North sea oil fields set to make a loss on every barrel produced as BP cuts 300 jobs

Exploration, investment and thousands of jobs are all said to be under threat

James Cusick
Thursday 15 January 2015 19:47
Falling global oil prices are putting tens-of-thousands of jobs at risk
Falling global oil prices are putting tens-of-thousands of jobs at risk

North Sea oil fields are on the verge of losing money for every barrel they produce, according to a survey of industry forecasters carried out by The Independent.

Future exploration, investment and tens-of-thousands of jobs are all said to now be under threat from falling global oil prices, with up to a third of the North Sea already nearing loss-making territory.

There have been calls for a 50 per cent cut in North Sea taxes as 100 fields were said to be in danger of closing as the crisis deepened.

Oil and Gas UK (OGUK), the voice of the offshore industry, predict that if oil prices plummet towards $40 and below, only major companies such as BP and Shell will be left producing in the North Sea at ultra-thin levels of profit.

BP says it is responding to the tough market conditions

“Some companies are paying 80 per cent as the highest tax rate on fields in the North Sea” said OGUK head Malcolm Webb. “We would like to see 30 per cent as the top tax rate and our industry treated as the same as any other.”

Today, BP announced that it was responding to “toughening market conditions” by cutting 300 jobs from its 3,500-strong North Sea workforce, reducing contractors pay and implementing wide-ranging cost-cutting measures.

To many in the industry, it suggests much worse lies ahead.

Tullow, with production interests in 28 countries, is also among firms expected to announce job cuts to its North Sea operations.

Cairn, who operate deep-water wells in the Atlantic Basin off Senegal, are also predicted to opt for investments in Africa and defer its North Sea plans.

In Aberdeen this week a private seminar of industry experts concluded that: “No one knows how dire the situation is going to get, or at what price companies in the North Sea will be left operating with ‘negative cash flows’”. A company spokeswoman said “no one had any answers.”

World oil prices have fallen by 60 percent in the last six months, a catastrophic slide since last June when trading was above $115 a barrel. Previous global forecasts now look like fantasy maths.

The Anglo-Dutch giant, Shell, announced they are scrapping or deferring billions of dollars in planned projects, including a $6.5bn deal with Qatar. The Norwegian major, Statoil, said it was handing back three “frontier” exploration licences in Greenland.

For the North Sea, energy consultants Wood Mackenzie are forecasting that falls in overall production cannot be ruled out. Research analyst, Robert Plummer, said that at $40 or below for a barrel for Brent, production shut-downs would happen. That option would be drastic for mature fields in the North Sea who normally adopt a “use it, or lose it” strategy to produce oil at a loss rather begin high-cost decommissioning which can run to hundreds of millions of dollars.

However northing is normal in the North Sea at the moment. Mr Plummer said many North Sea fields were old, reaching the end of their viability, and at $50 a barrel, the UK was among 17 countries producing oil that was “cash negative” – losing money.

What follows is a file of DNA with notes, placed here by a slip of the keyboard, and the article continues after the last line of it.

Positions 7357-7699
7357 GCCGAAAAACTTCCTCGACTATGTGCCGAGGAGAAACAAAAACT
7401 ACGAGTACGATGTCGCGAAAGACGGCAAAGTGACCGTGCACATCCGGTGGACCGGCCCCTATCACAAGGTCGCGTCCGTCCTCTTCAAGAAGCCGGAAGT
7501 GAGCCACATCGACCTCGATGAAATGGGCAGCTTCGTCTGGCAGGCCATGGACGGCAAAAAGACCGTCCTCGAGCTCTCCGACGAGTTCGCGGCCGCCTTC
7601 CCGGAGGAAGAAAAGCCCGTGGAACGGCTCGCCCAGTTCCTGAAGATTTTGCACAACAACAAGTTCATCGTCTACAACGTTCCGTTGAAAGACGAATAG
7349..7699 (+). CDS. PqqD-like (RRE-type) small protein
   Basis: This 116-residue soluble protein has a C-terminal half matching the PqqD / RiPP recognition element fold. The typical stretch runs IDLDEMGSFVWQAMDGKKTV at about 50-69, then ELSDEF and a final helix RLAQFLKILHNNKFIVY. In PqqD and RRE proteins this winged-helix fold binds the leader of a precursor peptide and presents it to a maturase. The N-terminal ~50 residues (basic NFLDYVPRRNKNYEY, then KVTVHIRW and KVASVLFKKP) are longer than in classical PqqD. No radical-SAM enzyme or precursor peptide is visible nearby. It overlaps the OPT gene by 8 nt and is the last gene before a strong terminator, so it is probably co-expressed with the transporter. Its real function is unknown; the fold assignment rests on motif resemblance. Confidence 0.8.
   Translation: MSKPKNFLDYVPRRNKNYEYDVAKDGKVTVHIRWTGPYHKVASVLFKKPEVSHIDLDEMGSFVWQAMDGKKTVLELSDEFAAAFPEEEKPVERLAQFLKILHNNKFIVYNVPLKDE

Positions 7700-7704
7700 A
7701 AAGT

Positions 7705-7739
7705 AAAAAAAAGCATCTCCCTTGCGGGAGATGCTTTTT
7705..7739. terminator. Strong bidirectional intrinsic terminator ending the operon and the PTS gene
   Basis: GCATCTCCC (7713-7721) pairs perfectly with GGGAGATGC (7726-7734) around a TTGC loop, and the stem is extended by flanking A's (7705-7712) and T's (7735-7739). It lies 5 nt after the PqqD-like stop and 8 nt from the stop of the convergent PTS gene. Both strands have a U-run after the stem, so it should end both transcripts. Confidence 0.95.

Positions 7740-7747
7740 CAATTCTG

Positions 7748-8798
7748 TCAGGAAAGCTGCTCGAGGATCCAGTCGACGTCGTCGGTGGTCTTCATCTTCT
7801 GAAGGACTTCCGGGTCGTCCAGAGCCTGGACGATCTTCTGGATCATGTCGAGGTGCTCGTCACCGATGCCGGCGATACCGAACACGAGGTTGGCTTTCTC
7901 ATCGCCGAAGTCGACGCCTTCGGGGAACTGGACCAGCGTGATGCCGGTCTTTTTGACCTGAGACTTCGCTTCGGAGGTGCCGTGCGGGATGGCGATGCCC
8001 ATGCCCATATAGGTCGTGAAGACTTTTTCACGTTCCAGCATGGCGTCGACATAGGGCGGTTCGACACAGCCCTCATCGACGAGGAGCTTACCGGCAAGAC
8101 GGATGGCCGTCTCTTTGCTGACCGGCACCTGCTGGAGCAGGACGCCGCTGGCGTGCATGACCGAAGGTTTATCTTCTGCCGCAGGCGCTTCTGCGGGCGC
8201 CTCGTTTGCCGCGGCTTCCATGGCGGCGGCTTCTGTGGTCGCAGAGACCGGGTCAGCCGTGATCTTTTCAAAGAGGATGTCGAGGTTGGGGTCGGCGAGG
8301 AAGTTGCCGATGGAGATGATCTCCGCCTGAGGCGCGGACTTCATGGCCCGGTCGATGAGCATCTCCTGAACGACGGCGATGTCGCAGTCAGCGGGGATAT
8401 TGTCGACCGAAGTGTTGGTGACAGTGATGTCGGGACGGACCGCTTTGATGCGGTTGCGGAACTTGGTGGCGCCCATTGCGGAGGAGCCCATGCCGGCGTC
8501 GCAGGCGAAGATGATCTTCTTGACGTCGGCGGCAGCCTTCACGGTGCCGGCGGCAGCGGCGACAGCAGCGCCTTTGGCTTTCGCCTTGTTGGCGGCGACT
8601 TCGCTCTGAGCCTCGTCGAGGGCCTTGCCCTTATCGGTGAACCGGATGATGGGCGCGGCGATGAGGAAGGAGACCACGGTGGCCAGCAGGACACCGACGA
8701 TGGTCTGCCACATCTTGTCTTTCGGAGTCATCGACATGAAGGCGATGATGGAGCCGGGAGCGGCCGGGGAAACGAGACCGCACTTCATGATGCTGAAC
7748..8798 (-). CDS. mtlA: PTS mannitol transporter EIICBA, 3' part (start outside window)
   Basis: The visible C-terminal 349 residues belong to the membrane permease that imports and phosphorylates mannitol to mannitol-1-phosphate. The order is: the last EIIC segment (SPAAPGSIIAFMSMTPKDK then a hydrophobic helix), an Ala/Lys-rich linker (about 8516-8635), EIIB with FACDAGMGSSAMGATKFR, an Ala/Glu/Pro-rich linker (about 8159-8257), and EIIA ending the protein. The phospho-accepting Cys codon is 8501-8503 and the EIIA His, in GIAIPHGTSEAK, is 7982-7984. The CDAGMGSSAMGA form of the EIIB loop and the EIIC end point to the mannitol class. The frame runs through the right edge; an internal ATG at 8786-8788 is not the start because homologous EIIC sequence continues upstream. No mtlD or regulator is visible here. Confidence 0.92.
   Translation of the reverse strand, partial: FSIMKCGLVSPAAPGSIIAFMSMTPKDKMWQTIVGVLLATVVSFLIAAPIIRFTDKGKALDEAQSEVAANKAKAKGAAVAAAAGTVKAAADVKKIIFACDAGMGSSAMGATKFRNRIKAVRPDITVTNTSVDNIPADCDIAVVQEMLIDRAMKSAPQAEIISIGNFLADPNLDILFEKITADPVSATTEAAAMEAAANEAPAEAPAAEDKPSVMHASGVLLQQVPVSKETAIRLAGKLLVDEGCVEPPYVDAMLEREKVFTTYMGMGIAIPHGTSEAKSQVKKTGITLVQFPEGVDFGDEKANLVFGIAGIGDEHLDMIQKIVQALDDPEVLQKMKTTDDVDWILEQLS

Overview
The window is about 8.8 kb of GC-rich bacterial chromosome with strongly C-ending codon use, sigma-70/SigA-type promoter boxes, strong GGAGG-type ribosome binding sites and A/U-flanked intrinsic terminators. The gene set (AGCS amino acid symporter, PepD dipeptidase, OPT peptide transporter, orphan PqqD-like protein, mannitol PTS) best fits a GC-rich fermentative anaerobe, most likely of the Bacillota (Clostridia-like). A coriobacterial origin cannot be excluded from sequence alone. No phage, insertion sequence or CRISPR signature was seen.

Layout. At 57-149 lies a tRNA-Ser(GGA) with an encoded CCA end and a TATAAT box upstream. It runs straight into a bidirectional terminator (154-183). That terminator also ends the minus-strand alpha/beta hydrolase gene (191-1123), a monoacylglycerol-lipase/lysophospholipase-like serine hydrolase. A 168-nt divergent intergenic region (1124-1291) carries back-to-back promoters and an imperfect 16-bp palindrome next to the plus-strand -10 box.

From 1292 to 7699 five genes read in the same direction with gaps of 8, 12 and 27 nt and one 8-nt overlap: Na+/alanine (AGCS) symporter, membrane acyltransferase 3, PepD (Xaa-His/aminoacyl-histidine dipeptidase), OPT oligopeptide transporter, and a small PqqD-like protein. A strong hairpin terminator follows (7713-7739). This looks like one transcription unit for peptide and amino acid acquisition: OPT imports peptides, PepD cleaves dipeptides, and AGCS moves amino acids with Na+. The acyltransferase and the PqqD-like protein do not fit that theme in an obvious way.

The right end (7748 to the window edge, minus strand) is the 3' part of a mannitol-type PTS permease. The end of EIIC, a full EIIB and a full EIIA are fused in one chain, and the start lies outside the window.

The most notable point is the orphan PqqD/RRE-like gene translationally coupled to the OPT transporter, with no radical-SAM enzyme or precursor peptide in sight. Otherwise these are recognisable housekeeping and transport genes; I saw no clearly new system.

In 2008 Goldman Sachs predicted that crude oil would be operating for a lengthy period at $200 a barrel. Last week the US investment bank said the barrel-price of Brent, the North Sea’s category, was likely to fall below $40.

Up to a third of the North Sea already nearing loss-making territory

Alistair Winter, chief economist at the global investment bank, Daniel Stewart & Co, said: “I can see it [Brent Crude] go below $40, perhaps down to as little as $20. Marginal fields, often run by smaller companies, need around $60 a barrel for viability. But markets will already be “shorting” petroleum prices [betting on prices falling further to make profit] - and that points to bad news ahead for the North Sea.”

Mr Winter said the UK oil industry was a casualty of the production price war between OPEC [the Organisation of Petroleum Exporting Countries], dominated by Saudi Arabia, and the accelerating production levels of shale oil resources in North America. He added “OPEC countries need and want the current cash-flow from their oil. There’s little chance of a cut-back in supply any time soon. The North Sea is simply caught in the middle.”

Financial risk analysts, Company Watch [CW] , estimate that 70 percent of the UK’s publicly-quoted oil exploration and production companies are already suffering substantial losses. CW estimated their cumulative losses may already have passed £2 billion.

Smaller privately owned companies could be in even worse shape. Research by CW say accounts in this sector show accumulated losses of $12 billion plus.

The Department for Business, Innovation and Skills, recently forecast that 35,000 North Sea oil-related jobs could be lost over the next five years. That forecast was made before the current price slide. Cash-strapped small producers may have to defer planned investment over the next two years, or burn through cash reserves to help them survive the OPEC-US price war. Reductions in future investment could, according to analysts, push job losses beyond 50,000 – four times the jobs lost when British Steel abandoned Ravenscraig in 1992, still regarded as one of Scotland’s worst economic disasters

Alex Kemp, professor of petroleum economics at Aberdeen University’s Energy Research Centre, said the “panic button” in the North Sea oil industry may have been pressed, and there was “cause for concern” that planned new projects would be stalled and exploration budgets would be cut.

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